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Pat Bracken [6]Patrick Bracken [3]Patrick J. Bracken [1]
  1. Pat Bracken & Philip Thomas (2013). Challenges to the Modernist Identity of Psychiatry! User Empowerment and Recovery. In K. W. M. Fulford (ed.), The Oxford Handbook of Philosophy and Psychiatry. Oxford University Press. 123.
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  2. Philip Thomas, Pat Bracken & Sami Timimi (2013). Anomalies Persist, So Does the Problem of Harm. Philosophy, Psychiatry, and Psychology 19 (4):317-321.
    We are very grateful to Mona Gupta and Peter Zachar for their commentaries on our paper. In our view, the main challenge for both commentators is this: do they have empirical evidence to refute our rejection (on evidence-based grounds) of the primacy of the current technological paradigm in psychiatry? Although opinions may differ about our choice of the philosophical tools we use to interpret the facts, unless there is good evidence to contradict our basic premise, their arguments will fail to (...)
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  3. Philip Thomas, Pat Bracken & Sami Timimi (2013). The Limits of Evidence-Based Medicine in Psychiatry. Philosophy, Psychiatry, and Psychology 19 (4):295-308.
    It has often been emphasised that psychiatry is still an ‘expertise’ and has not yet reached the status of a science. Science calls for systematic, conceptual thinking which can be communicated to others. Only in so far as psychopathology does this can it claim to be regarded as a science. What in psychiatry is just expertise and art can never be accurately formulated and can at best be mutually sensed by another colleague. It is therefore hardly a matter for textbooks (...)
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  4. Pat Bracken & Philip Thomas (2010). From Szasz to Foucault: On the Role of Critical Psychiatry. Philosophy, Psychiatry, and Psychology 17 (3):219-228.
    Because psychiatry deals specifically with ‘mental’ suffering, its efforts are always centrally involved with the meaningful world of human reality. As such, it sits at the interface of a number of discourses: genetics and neuroscience, psychology and sociology, anthropology, philosophy, and the humanities. Each of these provides frameworks, concepts, and examples that seek to assist our attempts to understand mental distress and how it might be helped. However, these discourses work with different assumptions, methodologies, values, and priorities. Some are in (...)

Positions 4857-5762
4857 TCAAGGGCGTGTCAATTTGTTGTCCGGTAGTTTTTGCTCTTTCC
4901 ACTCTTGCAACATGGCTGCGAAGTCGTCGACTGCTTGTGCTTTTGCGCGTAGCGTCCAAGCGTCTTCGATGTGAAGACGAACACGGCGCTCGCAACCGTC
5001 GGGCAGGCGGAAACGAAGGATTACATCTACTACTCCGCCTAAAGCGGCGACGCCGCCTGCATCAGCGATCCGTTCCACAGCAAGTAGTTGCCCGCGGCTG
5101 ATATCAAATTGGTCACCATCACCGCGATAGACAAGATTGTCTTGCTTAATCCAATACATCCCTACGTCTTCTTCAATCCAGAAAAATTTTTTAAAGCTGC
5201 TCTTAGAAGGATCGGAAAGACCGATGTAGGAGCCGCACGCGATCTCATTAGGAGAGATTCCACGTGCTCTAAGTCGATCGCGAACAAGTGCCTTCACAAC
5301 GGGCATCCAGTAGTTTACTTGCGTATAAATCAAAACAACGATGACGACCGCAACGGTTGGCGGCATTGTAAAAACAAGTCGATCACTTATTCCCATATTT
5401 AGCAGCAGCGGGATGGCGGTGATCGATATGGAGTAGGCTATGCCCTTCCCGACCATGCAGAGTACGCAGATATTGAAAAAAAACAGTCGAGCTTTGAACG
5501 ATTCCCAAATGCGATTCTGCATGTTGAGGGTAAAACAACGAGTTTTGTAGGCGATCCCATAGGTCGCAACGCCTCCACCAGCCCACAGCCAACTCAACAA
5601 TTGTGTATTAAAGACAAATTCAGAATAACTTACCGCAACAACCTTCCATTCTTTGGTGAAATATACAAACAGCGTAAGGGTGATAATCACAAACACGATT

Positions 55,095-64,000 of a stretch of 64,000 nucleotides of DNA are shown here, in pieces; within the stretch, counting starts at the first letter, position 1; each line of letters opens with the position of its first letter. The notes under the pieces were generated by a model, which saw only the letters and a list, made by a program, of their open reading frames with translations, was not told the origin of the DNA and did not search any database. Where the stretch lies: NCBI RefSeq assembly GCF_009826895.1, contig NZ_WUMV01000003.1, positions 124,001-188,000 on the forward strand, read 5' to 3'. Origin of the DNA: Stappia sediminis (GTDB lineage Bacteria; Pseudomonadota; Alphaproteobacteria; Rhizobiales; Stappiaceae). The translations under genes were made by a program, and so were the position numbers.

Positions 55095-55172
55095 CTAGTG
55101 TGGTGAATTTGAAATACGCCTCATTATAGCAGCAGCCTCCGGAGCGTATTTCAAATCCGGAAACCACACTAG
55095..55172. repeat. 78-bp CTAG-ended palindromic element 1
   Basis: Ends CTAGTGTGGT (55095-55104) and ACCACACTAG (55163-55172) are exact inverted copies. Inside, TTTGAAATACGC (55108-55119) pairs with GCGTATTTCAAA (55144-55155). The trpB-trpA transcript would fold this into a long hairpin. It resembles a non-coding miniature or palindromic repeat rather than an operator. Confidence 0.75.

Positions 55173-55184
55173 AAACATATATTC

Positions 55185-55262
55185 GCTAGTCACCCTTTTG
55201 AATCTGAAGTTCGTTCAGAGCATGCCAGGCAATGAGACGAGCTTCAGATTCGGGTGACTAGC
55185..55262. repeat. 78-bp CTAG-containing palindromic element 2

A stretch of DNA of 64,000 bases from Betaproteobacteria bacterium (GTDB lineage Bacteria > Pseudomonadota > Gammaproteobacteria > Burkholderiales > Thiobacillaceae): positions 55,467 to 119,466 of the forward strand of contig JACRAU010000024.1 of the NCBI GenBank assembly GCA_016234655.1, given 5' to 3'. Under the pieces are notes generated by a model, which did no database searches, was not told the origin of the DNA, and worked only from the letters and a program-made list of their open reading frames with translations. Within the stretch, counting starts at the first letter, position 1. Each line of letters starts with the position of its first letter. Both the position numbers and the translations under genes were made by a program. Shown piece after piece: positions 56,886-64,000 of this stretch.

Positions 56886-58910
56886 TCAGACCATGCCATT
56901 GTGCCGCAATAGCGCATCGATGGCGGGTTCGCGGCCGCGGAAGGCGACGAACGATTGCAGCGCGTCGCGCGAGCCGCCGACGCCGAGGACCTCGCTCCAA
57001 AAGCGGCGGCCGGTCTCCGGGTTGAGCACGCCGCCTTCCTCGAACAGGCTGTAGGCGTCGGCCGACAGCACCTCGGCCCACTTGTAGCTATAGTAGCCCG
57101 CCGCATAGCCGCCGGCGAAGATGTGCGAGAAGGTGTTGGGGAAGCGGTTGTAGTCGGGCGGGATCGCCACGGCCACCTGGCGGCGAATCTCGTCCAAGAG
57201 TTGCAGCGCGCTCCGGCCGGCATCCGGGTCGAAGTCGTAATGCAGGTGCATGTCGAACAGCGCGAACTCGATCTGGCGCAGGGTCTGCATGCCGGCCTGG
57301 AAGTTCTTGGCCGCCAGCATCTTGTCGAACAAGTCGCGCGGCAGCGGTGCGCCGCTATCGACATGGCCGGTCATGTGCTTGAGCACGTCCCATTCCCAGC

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  5. Pat Bracken & Philip Thomas (2010). Is Private (Contract-Based) Practice an Answer to the Problems of Psychiatry? Philosophy, Psychiatry, and Psychology 17 (3):241-245.
    We are very grateful to both Matthew Ratcliffe and Thomas Szasz for taking the time to read and respond to our paper. Ratcliffe is broadly sympathetic to our efforts and provides a very convincing argument against mind–body dualisms by drawing on work from the phenomenological tradition. His comments extend rather than challenge our central thesis. Szasz, however, is dismissive of our position. As a result, most of our response is directed to his commentary. Ratcliffe uses the work of van der (...)
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  6. Patrick Bracken (2005). Postpsychiatry. Oxford University Press.
    Introduction : the times they are a changin' -- Doing their best -- Values, evidence, conflict -- What counts as evidence? -- The miracle drug -- The battle for acceptance : defining the relationship between medicine and the world of madness and distress -- The ring -- Foregrounding contexts : what kinds of understanding are appropriate in the world of mental illness? -- Losing Peter -- Mind, language, and meaning -- Beetles -- Ethics before technology : is 'treatment' the best (...)
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  7. Patrick Bracken (2002). Listening to Foucault. Philosophy, Psychiatry, and Psychology 9 (2):187-188.
  8. Patrick Bracken (1999). The Importance of Heidegger for Psychiatry. Philosophy, Psychiatry, and Psychology 6 (2):83-85.
  9. Patrick J. Bracken (1995). Beyond Liberation: Michel Foucault and the Notion of a Critical Psychiatry. Philosophy, Psychiatry, and Psychology 2 (1):1-13.